April 8th, 2003 08:09 PM
Computer security at the repair shop?
I recently blew up one of my computers so it's in the repair shop. I didn't even realize till I left the store that all my personal information is on that hd. So I just got done resetting all my passswords but is there some way of protecting people against malcious computer repair people? Has anyone ever had a malicious repair person raid they're accounts and such?
I'm really interested in what my options are incase something like this happens.
April 8th, 2003 08:15 PM
I was a repairperson for a while, and truthfully most of us where honest...but none of us was paid enough to guarantee that. I did know a few people who would grab passwords for AOL accounts and what not to get free Internet, but they would eventually get caught and fired (that doesn’t help your bank account though). I don't know of any tech that didn't snoop on the client’s computers just to see what was there. Your best bet is to encrypt anything important. But make sure your key isn't sitting on the system.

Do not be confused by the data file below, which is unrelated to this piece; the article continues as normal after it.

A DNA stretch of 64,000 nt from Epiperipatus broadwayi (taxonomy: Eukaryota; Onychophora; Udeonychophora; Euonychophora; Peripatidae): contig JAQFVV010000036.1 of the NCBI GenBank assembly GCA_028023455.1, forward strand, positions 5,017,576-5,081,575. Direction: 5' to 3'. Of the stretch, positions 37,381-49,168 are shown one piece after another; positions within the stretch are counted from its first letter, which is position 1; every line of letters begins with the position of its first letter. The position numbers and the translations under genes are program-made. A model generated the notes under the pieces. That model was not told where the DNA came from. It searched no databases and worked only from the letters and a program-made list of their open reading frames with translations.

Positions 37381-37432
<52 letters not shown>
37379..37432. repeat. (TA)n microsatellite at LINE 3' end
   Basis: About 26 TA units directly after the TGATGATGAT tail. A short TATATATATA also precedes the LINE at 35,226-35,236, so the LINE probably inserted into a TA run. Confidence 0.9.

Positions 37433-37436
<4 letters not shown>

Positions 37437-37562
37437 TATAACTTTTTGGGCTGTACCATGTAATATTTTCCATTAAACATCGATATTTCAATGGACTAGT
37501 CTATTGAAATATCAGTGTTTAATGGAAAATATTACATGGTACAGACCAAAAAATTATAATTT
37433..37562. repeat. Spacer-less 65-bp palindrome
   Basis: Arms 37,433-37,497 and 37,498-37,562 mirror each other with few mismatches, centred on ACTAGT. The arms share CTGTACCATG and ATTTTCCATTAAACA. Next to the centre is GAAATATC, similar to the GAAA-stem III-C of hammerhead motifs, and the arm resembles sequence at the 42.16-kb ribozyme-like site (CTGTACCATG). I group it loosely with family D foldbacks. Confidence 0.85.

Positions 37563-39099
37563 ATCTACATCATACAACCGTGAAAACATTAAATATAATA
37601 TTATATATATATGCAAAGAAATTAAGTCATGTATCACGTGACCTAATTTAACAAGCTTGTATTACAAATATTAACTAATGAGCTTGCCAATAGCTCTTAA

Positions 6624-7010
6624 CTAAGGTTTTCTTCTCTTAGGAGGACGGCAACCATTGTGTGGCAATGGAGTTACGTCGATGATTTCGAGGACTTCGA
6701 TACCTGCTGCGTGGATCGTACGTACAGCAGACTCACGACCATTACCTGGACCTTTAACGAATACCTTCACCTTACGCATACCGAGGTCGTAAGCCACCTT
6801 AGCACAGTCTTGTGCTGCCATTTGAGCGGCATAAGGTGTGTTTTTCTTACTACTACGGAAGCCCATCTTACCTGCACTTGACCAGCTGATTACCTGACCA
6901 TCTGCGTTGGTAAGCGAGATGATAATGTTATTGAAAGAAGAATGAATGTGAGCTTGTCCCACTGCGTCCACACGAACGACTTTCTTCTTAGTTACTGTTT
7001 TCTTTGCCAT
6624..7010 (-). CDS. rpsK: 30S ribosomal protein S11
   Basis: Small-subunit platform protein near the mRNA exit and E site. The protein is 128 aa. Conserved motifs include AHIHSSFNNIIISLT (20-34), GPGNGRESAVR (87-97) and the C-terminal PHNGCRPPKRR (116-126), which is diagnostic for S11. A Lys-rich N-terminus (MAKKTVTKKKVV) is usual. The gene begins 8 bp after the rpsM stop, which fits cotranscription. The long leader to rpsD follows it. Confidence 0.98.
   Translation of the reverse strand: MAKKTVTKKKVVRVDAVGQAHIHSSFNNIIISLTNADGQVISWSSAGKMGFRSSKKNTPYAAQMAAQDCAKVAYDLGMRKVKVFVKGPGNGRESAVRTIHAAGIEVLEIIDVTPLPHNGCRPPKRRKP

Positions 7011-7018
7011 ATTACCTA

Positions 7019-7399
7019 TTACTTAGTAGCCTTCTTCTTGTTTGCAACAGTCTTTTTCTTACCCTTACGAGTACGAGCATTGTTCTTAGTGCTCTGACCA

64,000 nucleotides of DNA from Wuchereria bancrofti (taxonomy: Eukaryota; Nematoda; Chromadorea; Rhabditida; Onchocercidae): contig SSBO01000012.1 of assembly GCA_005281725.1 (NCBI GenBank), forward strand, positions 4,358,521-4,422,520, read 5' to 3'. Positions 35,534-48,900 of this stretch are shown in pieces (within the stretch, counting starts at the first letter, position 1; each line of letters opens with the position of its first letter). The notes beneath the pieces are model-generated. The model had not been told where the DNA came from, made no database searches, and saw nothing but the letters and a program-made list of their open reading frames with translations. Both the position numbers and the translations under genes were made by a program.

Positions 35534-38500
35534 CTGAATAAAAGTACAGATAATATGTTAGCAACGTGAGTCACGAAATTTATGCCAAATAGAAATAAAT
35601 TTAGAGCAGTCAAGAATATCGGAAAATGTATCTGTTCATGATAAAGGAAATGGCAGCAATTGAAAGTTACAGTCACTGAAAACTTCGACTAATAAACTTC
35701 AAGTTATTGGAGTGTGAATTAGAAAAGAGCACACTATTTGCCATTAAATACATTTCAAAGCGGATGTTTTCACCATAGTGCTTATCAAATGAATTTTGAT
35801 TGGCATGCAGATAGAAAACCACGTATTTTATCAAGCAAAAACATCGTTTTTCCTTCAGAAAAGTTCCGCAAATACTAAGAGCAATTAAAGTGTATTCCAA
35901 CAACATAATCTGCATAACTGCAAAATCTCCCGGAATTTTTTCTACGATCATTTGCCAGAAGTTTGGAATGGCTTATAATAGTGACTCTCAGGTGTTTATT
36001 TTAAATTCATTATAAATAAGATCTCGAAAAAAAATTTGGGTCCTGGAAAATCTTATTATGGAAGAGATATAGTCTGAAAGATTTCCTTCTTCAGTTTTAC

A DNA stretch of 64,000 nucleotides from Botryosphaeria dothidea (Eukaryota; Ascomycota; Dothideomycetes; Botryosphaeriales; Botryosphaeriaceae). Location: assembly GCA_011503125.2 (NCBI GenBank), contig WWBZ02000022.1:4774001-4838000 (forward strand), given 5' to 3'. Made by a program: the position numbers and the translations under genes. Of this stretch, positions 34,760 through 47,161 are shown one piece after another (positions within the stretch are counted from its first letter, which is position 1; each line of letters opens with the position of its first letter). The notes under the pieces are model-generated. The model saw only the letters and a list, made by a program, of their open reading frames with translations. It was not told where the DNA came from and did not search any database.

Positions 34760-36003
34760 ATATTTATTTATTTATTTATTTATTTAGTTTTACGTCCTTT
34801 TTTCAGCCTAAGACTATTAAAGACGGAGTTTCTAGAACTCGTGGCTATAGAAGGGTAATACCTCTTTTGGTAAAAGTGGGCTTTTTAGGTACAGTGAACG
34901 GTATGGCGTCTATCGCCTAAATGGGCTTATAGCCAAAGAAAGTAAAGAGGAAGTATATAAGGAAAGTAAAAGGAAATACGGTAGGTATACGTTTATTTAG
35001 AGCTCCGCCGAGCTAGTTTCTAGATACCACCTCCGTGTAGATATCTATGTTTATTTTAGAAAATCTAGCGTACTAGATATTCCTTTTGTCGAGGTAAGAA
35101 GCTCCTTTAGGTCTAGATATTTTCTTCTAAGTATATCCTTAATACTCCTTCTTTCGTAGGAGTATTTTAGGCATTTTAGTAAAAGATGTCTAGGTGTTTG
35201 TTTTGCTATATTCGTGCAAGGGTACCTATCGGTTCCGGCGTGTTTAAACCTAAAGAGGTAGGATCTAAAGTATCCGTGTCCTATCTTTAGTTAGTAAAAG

Thinking back now I remember that SOP for a lot of the techs was to search the system for any .jpg/mp3/mov ect. Files and grab the ones they wanted....Word of advice make sure there are no incriminating / embarrassing images/files on your system. On the other hand we did bust a pedophile because of one techs obsession with searching client computers for porn (this was an easy one though the incriminating photos where set up as this guys screen saver). He had brought the system in to get a video capture card installed *shudder*.